You wouldn’t think of advertising as an art form, just as a mere selling tool. Nor would you probably associate it with Chicago, but Ky Dickens’s The City that Sold America makes that connection, and makes it well.
The documentary is an exposé of Chicago’s early roots as an advertising maven, home to giants such as Albert Lasker and Leo Burnett. Charting the rise of advertising from the catalogs of Montgomery Ward, to the characters that were designed in the city, such as Tony the Tiger and the Jolly Green Giant, the film displays advertising as an art. The wide array of early catalog covers and, later, photography is like a gallery exhibition at the Art Institute of Chicago. The level of craftsmanship is astounding.
The City that Sold America is also a change of pace for Dickens. Her previous work, includes Zero Weeks and Sole Survivor, yet this new documentary still retains the same interest in the life-altering. Here, advertising is heralded as a medium that changes not only our buying dollar, but also our everyday practices, such as using seat belts. It can also change our racial perceptions, as Dickens makes the key decision of not concluding the documentary with the decline of Chicago advertising, but continuing to show its next phase.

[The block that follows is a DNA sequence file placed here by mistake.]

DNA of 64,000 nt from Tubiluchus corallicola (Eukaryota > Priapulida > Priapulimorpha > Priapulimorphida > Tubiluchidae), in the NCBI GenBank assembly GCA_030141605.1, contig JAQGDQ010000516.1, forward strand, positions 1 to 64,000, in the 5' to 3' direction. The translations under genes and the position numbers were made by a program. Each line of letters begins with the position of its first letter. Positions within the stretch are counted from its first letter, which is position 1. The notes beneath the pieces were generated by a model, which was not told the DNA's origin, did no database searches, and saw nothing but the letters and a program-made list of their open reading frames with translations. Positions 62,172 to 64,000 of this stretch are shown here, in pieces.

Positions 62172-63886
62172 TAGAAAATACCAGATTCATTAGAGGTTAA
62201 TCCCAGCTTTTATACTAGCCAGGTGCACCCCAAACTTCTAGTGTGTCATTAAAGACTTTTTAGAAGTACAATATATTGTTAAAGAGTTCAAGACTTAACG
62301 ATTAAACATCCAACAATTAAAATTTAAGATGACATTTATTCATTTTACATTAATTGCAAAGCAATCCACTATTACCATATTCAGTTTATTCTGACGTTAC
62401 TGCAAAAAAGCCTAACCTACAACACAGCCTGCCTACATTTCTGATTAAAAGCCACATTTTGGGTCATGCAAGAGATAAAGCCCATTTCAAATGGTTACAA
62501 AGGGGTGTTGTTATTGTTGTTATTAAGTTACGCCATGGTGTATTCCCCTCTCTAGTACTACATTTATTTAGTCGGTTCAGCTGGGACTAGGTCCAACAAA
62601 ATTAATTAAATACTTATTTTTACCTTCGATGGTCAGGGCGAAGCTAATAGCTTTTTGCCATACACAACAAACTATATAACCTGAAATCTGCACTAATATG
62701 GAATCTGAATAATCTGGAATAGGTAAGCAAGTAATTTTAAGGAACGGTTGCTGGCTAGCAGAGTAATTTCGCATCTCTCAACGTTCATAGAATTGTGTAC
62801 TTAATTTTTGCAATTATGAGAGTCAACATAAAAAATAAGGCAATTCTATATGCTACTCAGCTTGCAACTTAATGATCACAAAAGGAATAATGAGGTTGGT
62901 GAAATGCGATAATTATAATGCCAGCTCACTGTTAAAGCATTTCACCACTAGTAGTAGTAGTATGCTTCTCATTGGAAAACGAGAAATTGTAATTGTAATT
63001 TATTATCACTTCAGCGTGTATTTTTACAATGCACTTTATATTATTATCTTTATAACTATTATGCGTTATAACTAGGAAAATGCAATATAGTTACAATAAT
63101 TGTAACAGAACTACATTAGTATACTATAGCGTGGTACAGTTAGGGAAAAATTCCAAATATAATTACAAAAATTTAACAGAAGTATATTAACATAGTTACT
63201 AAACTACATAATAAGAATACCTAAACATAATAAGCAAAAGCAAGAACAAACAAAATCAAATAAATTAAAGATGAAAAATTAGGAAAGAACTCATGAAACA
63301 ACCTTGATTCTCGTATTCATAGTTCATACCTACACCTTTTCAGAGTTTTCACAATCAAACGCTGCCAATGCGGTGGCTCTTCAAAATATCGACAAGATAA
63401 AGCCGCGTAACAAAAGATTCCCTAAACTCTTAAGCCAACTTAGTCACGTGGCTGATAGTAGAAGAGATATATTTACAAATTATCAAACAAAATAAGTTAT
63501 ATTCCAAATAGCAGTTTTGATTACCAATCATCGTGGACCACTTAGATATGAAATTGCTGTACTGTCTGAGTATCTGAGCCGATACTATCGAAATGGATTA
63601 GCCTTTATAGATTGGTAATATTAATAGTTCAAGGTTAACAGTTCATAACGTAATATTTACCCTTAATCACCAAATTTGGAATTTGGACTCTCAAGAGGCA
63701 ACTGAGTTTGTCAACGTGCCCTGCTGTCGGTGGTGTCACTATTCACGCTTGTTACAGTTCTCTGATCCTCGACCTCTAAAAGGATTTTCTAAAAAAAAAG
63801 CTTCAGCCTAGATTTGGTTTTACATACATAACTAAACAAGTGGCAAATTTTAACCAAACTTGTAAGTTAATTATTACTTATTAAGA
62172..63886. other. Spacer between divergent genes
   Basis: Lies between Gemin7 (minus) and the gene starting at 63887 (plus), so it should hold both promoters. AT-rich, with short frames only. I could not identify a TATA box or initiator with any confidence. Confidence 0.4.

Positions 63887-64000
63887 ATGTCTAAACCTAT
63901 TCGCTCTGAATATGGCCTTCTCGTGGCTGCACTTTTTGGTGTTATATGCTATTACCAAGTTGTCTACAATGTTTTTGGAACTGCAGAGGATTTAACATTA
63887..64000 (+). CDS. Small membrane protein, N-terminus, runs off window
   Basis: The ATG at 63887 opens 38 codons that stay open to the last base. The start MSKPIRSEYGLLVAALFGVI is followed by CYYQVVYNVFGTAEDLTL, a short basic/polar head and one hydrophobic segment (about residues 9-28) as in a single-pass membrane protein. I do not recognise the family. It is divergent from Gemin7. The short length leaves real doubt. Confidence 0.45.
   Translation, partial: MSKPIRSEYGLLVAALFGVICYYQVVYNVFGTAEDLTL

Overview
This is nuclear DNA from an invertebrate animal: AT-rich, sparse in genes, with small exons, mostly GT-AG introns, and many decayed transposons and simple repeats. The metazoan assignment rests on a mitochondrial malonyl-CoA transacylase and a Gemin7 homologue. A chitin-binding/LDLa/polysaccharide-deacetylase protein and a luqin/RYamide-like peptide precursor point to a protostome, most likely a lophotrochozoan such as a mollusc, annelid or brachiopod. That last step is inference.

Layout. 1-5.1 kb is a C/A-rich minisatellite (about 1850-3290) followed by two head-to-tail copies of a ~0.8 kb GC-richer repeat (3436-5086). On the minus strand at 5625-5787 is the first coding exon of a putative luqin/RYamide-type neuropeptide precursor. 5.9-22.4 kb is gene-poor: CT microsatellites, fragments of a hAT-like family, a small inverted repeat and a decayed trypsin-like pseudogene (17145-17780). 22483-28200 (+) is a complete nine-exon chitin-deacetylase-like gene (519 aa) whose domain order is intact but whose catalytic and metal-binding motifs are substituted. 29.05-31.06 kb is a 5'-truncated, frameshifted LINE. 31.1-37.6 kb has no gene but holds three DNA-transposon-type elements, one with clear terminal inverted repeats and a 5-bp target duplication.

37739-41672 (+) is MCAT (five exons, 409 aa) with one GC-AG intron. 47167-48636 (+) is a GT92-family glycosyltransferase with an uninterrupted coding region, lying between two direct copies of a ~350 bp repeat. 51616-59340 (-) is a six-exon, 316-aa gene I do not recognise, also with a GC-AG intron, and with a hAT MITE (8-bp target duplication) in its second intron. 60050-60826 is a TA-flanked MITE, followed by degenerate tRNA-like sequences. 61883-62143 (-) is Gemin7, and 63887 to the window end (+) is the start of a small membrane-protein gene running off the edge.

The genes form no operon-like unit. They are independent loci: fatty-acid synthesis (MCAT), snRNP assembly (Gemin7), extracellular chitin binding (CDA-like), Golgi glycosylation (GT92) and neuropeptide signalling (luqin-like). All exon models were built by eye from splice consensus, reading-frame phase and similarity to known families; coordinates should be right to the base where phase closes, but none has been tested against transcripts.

The lineage of Albert Lasker, to Leo Burnett, to Thomas J. Burrell is fascinating and takes the documentary from being a mere assemblage of facts and archival footage and photos, to a charting of Chicago’s rise in relation to the rise of African-American working professionals. The connections are made in a tidy 67 minutes, and much like the best ads are made quick, punchy, and sweet.